Originally posted 2016-02-17 15:34:46. Republished by Blog Post Promoter
Sleazy Seducer or Slave Savior?
Pittsburgh likes to tell a romantic, shocking tale about one of its wealthy young heiresses. It’s been telling the story for 174 years. The story is mostly wrong.
Lurid speculation in newspaper accounts of 1842 get passed off as accurate history.
I refer to the elopement of Mary Croghan and Edward W.H. Schenley.
You know the name from Schenley Park, the former Schenley High School, etc.
In the story, Mary is only 14 years old at a Staten Island boarding school. Sometimes she is 13 or perhaps 15. What happens?
Schenley, a dashing English captain, a hero of the Napoleonic Wars, a relative of the school owners, lurks about because he is AWOL.
Despite being called dashing, he is 43 years old. So that makes him creepy. He preys on innocent rich girls.
Mary agrees to secretly marry him and run off to England.
Wealthy dad in Pittsburgh gets upset and local reporters cover it.
In reality, Mary was nearly 16. She was known throughout her adult life as a clear-minded woman of good judgment. It seems, even at 16 she knew what she was doing.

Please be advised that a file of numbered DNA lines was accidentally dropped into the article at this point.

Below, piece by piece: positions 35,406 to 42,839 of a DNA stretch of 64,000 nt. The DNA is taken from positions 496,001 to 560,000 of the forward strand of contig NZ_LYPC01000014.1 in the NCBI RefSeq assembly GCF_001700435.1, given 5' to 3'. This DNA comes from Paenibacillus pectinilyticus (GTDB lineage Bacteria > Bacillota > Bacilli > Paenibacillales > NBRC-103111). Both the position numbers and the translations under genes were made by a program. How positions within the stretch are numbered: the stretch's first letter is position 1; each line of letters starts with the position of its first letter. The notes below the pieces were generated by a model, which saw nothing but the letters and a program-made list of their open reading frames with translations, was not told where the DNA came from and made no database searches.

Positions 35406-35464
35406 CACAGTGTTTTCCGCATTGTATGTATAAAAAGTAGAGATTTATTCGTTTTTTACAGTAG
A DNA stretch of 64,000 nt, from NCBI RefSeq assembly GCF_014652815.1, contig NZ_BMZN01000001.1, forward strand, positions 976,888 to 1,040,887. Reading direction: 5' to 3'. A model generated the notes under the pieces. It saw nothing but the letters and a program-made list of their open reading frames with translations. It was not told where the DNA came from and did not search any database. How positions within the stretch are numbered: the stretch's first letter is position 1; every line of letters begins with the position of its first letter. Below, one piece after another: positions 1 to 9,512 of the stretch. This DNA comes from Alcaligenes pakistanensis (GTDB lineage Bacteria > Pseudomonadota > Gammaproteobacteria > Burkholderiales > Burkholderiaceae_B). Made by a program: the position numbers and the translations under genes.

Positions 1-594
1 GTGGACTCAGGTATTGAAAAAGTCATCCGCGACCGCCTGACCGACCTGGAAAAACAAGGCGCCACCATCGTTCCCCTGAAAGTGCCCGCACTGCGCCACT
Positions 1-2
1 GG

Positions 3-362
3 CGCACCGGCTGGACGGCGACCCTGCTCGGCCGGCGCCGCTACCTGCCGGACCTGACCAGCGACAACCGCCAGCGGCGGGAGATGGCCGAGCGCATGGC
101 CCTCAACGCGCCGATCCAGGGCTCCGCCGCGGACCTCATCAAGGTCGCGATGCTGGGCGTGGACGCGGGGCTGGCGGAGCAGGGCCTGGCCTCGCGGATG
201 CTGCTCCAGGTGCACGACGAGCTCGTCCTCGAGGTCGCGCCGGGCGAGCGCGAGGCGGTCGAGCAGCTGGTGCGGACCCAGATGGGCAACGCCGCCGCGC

Schenley was not a cad. Anything but.
In fact, British documents now online reveal a different Schenley. He was a tireless hero to thousands of kidnapped Africans enslaved in the Caribbean. His voice comes through in hundreds of dispatches:
” With reference to the barbarous state of the criminal law in Surinam, alluded to in my Despatch of June 13, 1843, I beg leave to state, that at this moment there is passing my windows a most frightful spectacle, confirmatory of its severity. Seven negroes, who were detected in some paltry theft of sugar from on board a punt (boat), have been taken, by sentence of the Court, to the public gallows, and there “Spanish bucked,” or flogged on their naked posteriors and thighs, with freshly cut tamarind rods, until not a vestige of whole flesh can be discovered; one mass of clotted blood presenting itself to view, as they lie chained in a mule cart upon their faces, and proceeding to the prison in the fort, for the purpose of being heavily ironed, as soon as they revive from the inanition (exhaustion) caused by the severity of the flogging.”